Going to try removing the mirror and give it a wash. I’d like to replace the center spot while I’m at it. Measured it to be about 2mm off center. Also looks like the mirror may have been scratched when the center spot was added. Hopefully it’s just goo from the sticker smeared across the surface.
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#20 sixela

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Posted 18 October 2021 - 04:33 PM

A HotSpot placed 2mm off centre? shocked.gif

 

That would be really hard to do given they come with a template.


Edited by sixela, 18 October 2021 - 04:33 PM.


#21 wcoastsands

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Posted 19 October 2021 - 02:51 AM

I think quality control may have been an issue with this scope. I noticed the 2-color decals for Explore Scientific are also misaligned. Not critical issue, but one of those little fit-and-finish things that I tend to notice, and kinda bugs me every time I see it.

 

I've also had issues with the primary collimation screws since day one. There was one screw in particular that was always difficult to turn, and one of the others started to become the same more recently. I finally got around to checking them out when I had the primary mirror cell out this last time. Turns out that two of the threaded posts were rusting. Only one of them appeared to have grease on the threads, and that one was still clean and easy to adjust.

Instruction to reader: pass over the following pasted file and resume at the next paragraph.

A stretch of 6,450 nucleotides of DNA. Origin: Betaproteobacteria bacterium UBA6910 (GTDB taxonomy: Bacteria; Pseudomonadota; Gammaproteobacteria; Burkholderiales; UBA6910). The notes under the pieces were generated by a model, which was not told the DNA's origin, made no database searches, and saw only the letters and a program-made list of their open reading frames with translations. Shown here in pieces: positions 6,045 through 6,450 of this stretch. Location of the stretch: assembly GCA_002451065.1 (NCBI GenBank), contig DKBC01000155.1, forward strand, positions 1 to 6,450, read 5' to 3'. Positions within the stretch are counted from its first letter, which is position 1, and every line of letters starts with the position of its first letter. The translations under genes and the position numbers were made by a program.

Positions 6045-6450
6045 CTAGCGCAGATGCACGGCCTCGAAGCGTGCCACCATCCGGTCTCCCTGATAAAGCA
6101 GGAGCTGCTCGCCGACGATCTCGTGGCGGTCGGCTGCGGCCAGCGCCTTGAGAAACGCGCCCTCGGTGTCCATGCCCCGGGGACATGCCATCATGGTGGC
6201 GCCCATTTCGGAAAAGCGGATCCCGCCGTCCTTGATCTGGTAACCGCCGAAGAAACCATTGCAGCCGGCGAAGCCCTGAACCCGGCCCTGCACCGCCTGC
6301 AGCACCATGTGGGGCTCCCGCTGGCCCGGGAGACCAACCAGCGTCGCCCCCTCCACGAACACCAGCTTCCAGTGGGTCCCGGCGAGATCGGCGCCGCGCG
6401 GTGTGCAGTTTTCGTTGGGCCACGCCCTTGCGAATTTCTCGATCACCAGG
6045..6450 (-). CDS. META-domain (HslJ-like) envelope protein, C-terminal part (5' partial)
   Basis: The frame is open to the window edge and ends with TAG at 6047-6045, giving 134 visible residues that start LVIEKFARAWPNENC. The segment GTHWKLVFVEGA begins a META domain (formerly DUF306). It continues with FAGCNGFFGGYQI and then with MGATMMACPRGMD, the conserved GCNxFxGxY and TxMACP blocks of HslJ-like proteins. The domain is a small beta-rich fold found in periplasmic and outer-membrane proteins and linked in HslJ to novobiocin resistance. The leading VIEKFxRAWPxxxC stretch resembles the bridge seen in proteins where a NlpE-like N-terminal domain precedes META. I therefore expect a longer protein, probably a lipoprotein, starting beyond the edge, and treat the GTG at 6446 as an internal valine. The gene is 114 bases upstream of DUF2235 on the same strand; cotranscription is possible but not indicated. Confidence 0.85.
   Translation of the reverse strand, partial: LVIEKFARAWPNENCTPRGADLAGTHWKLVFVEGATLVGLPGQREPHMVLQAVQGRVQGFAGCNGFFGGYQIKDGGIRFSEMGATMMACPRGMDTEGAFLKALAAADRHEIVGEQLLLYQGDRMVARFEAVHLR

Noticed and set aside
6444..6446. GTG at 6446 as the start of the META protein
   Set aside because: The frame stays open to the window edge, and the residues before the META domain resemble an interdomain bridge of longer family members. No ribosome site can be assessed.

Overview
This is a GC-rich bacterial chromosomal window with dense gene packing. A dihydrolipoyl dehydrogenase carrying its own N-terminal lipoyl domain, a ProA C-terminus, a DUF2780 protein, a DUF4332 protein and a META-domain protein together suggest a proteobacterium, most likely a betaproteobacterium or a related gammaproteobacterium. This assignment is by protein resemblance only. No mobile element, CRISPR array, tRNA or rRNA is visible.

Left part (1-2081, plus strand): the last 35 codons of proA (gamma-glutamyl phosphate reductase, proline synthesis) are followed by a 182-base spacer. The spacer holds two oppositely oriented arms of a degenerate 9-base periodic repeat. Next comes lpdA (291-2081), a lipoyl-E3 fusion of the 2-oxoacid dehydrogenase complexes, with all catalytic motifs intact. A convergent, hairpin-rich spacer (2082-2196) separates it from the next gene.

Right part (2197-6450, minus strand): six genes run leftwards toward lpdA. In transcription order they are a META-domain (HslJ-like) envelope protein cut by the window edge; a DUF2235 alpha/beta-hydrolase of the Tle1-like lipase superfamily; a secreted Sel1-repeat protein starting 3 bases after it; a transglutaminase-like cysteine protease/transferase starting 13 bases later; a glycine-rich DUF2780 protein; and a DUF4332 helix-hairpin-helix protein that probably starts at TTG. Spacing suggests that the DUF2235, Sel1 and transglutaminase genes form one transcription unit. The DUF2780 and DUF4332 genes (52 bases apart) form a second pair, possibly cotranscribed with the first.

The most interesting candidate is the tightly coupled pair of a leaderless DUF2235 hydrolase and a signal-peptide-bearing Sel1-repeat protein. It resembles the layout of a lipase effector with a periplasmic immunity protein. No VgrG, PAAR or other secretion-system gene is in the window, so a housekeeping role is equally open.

FBnbG9aUcAUvh8g.jpg

 

FBnbHAAVUAAYnk0.jpg

 

I'd like to replace the posts with stainless steel ones. And while I'm at it, replace the screws on the mirror clips with stainless steel ones as well, since those are also rusting.

 

Considering the conditions under which these scopes are used, stainless steel fasteners seem like they should have been a given. The black paint is also staring to flake off of the spider, likely due to the changes in temperature the scope sees, especially in winter when it drops below freezing. Maybe that's to be expected, though.

 

I'm also trying to figure out an issue with the secondary assembly. I haven't been able to properly collimate it because there isn't enough in-travel to center the secondary under the focuser. With the springs of the secondary collimation screws fully compressed, the secondary mirror is still positioned slightly off center away from the spider, toward the primary mirror, an issue which this video discusses a bit. I found some pictures of the assembly in this thread that have helped give me a better idea of what I'm working with. I understand now what he means by flipping the plate over so that the springs of the secondary can be recessed in order to allow for the additional travel needed to center the secondary. I can see how it would work, but it still doesn't seem right to have to do that. Feels like I'm overlooking another option.

 

Overall I think it's a good quality scope, but there are little things like this that I feel should have been considered during quality control.



#22 SteveG

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Posted 19 October 2021 - 03:24 PM

If those aluminum knobs thread on to the steel bolts, then this is no surprise. The steel zinc coatings on Chinese products is not of good quality. You will have the same problem with stainless, unless the coatings are better:

 

https://www.hunker.c...e-with-aluminum


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#23 sixela

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Posted 19 October 2021 - 04:24 PM